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The settler movement already has plans for Gaza

Without a clear plan for Gaza’s post-Hamas future, Israeli settlers are filling the vacuum with proposals to reoccupy

In the aftermath of the brutal Hamas terror attack Oct. 7, Israel has launched a ground invasion aimed at “eliminating Hamas.” Many of Israel’s Western allies have expressed concern about this operation given the lack of a clear plan for what will happen in Gaza after Hamas is eliminated. Prime Minister Benjamin Netanyahu said yesterday that “Israel will, for an indefinite period will have the overall security responsibility” of Gaza. President Joe Biden even said publicly on 60 Minutes that the reoccupation of Gaza would be a “big mistake.”

In the absence of a day-after-Hamas plan from the Israeli government, one group in Israel — the settler movement — is offering one. As Israel moves forward with its military operation, the settler movement is increasing the pressure to reoccupy the Gaza Strip and establish Jewish settlements there.

Even before the current war in Gaza, several ministers representing the Religious Zionist party had already commented that the reoccupation of Gaza is inevitable. But now, right-wing commentators and Knesset members are trying to build on top of the public rage to advocate for the official operational objective to reoccupy Gaza and reestablish settlements there. Even Israeli pop star Hanan Ben Ari, while performing for reserve units on the Gaza border, led chants of “Going back to Gush Katif!” (the name of the former block of 17 Israeli settlements in Gaza) to raucous applause.

Member of Knesset Amit Halevi of the Likud Party has already published a detailed plan, where he suggests building border fences around five main cities in Gaza to fragmentize Palestinians further and increase Israel’s military control. This plan reflects a similar strategy for creating settlements as the one then-Labor Minister Yigal Allon suggested for the Jewish settlement in the West Bank and Gaza Strip after the 1967 War (known as the Allon Plan). According to Halevi’s plan, Israel would also establish five mega-settlements between Palestinian blocks, each with a population of 100,000 Jews, as an enhanced human buffer zone.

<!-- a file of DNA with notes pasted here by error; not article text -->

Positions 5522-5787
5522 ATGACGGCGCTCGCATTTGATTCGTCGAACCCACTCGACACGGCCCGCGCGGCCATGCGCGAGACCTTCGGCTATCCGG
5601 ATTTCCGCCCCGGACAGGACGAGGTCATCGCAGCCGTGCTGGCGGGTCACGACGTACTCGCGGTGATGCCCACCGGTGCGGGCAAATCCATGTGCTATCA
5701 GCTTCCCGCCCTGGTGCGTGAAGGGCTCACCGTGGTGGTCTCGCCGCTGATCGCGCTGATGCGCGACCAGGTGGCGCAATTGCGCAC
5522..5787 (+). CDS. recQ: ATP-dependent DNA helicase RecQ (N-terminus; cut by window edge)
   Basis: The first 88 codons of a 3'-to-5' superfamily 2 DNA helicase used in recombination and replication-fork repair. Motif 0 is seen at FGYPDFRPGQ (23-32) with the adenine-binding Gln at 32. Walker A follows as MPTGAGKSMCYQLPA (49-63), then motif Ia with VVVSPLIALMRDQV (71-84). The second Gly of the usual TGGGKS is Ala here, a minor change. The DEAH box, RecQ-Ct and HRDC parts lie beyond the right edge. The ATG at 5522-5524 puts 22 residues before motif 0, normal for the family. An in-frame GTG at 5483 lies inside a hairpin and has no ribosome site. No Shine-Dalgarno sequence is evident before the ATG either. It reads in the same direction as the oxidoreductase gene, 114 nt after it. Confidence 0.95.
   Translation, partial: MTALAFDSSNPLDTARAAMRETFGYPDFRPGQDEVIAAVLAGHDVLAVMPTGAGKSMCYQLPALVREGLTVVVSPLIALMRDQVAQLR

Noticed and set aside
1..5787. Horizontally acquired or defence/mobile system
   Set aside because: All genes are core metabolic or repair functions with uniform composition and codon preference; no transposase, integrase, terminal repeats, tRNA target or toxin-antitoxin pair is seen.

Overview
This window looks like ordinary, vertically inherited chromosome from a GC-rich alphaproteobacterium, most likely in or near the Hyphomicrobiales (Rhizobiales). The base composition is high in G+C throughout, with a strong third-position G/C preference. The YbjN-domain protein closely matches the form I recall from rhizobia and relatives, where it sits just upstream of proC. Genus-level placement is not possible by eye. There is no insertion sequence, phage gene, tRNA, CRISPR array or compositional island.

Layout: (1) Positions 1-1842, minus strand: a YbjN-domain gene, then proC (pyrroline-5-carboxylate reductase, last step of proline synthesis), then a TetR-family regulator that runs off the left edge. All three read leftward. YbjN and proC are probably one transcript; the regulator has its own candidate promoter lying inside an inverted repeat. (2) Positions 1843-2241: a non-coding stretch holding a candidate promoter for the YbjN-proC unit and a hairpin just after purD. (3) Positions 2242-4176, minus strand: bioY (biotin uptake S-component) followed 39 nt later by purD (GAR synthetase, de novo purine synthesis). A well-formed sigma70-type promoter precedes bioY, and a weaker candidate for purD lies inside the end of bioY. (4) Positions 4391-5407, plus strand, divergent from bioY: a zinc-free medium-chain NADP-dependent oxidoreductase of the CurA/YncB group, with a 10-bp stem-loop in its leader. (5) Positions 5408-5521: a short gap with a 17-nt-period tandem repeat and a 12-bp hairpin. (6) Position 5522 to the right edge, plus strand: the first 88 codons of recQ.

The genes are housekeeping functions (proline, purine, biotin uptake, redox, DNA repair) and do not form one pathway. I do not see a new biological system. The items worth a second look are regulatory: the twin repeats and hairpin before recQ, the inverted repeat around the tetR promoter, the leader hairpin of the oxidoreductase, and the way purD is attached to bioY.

So far, Israel’s main Western allies — including the United States, United Kingdom, France, Germany, and Italy — have unequivocally backed Israel in its response to “Black Shabbat,” even as the Palestinian death toll surpasses 9,000 deaths, according to the Hamas-controlled Gaza Ministry of Health, and hundreds of thousands of people are displaced. Building on top of this international support, the Israeli government has defined the objective of the war as “crushing and eliminating” Hamas’ military and ruling capabilities.

In a presentation to the Knesset Foreign Affairs and Defense Committee Oct. 20, Minister of Defense Yoav Gallant laid out the expected three phases of the war in Gaza. The first is a military campaign to “defeat and destroy Hamas.” The second is a lower intensity warfare to “eliminate pockets of resistance.” The third phase is establishing a “new security regime” in the Gaza Strip, thus transferring day-to-day responsibilities to another, unnamed party.

The practical meaning of this plan would be that, at least initially, the Israeli military would take control of the Gaza Strip. Because Hamas rules the Gaza Strip, Israel would need to conquer the territory entirely to eliminate Hamas’ governmental and military capabilities. “I do not know of any ability we have to eliminate Hamas, including its infrastructure and institutions, without invading and conquering the entire territory,” Brigadier General Barak Hiram, the next commander of the Gaza division who helped defend the southern kibbutzim, told Israeli media. Senior ministers, such as Benny Gantz, have repeatedly said the war would take at least several months.

Yet even if Hamas infrastructure and institutions are destroyed, Israel cannot eliminate the ideas driving it, and the affiliation many people in Gaza have with Hamas or with the Islamic Jihad.